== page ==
They kept the offense coming in the sixth, too, with more timely hitting. At this point former Red Sox minor leaguer Josh Smith (not to be confused with current Red Sox minor leaguer Josh Smith) was in the game, and he was wild to start this inning. The southpaw hit Jackie Bradley Jr. with a pitch before walking Betts to put the first two batters of the inning on base. That brought Devers to the plate and drove both runners in with his fourth hit and third double of the night, and just like that it was a 6-1 lead.
Sale couldn’t quite keep the dominance up for his last couple of innings, though. He came back in for the sixth with his team now up by five but he gave a couple of those runs right back. After getting a couple of quick outs the southpaw issued a walk to Santana, and Franmil Reyes made him pay for that. The new Indians slugger got a first-pitch fastball in the same zone as Santana’s homer with the same result, getting Cleveland to within three.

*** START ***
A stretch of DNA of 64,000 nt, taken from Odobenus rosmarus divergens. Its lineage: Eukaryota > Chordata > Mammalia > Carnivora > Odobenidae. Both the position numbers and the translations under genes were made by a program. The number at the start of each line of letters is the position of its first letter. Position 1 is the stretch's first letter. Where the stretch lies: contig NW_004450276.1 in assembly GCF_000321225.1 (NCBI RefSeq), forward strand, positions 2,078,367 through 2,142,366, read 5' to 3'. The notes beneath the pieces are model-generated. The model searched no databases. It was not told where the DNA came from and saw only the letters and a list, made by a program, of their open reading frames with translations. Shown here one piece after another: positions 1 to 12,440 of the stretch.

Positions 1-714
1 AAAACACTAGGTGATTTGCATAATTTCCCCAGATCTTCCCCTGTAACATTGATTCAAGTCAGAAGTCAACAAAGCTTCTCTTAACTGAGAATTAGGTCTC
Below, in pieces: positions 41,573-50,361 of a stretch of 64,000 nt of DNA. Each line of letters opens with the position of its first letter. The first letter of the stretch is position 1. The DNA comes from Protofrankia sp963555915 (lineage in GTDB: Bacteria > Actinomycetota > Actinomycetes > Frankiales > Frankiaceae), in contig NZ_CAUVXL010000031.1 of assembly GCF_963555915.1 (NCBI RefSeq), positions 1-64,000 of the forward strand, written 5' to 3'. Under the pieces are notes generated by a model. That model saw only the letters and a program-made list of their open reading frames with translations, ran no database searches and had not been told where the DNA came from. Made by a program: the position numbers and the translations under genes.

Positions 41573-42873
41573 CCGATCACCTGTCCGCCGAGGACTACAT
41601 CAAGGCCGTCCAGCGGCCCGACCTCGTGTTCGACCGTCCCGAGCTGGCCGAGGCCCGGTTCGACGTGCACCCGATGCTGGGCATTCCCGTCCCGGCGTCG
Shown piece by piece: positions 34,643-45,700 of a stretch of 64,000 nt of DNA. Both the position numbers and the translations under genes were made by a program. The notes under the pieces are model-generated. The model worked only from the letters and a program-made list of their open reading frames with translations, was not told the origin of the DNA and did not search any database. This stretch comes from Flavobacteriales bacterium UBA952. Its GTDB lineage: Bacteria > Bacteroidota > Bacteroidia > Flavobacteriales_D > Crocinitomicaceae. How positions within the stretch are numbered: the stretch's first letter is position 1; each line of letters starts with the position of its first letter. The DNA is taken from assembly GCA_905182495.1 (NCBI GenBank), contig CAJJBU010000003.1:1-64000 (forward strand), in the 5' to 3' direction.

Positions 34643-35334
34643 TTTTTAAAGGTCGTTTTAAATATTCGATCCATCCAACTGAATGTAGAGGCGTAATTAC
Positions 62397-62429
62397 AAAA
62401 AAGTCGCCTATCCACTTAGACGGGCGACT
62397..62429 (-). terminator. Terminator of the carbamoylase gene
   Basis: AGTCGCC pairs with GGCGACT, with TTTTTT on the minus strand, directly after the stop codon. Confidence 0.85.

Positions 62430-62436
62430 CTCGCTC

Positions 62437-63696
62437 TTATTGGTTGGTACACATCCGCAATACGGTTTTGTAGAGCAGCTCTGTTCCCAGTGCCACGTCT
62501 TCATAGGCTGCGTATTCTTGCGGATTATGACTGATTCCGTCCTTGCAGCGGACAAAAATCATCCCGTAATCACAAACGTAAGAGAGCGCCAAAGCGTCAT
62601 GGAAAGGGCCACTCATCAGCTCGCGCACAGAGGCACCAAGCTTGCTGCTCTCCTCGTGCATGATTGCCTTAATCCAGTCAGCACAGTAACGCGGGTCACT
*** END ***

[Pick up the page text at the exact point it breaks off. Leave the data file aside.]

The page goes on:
The seventh would bring on more issues for Sale as well. In this frame he started the inning with a walk to Roberto Pérez, and after a strike out Greg Allen hit a potential double play ball to third base. At the very least it should have been one out, but instead Devers failed to get in front of the ball and it went into left-field for a two-base error that left two runners in scoring position with just one out. He got a pop out for the second out of the inning, but then Francisco Lindor drove in both with a double.
That ended Sale’s night, and Matt Barnes was called in with the tying run in scoring position. The righty got weak contact against Mercado, but it was too weak and he just barely beat it out for an infield single. That put runners on the corners with two outs for the dangerous Santana. Barnes came through with a huge strikeout, though, and the Red Sox held a narrow lead heading into the eighth.
After the Red Sox got two on with one out in the eighth but failed to score thanks to an inning-ending double play, Barnes was back out for the bottom of the inning. He issued a leadoff walk to Reyes and that ended his night, with Josh Taylor coming in. He got the first out of the inning on a ground out, but it also pushed the tying run to scoring position.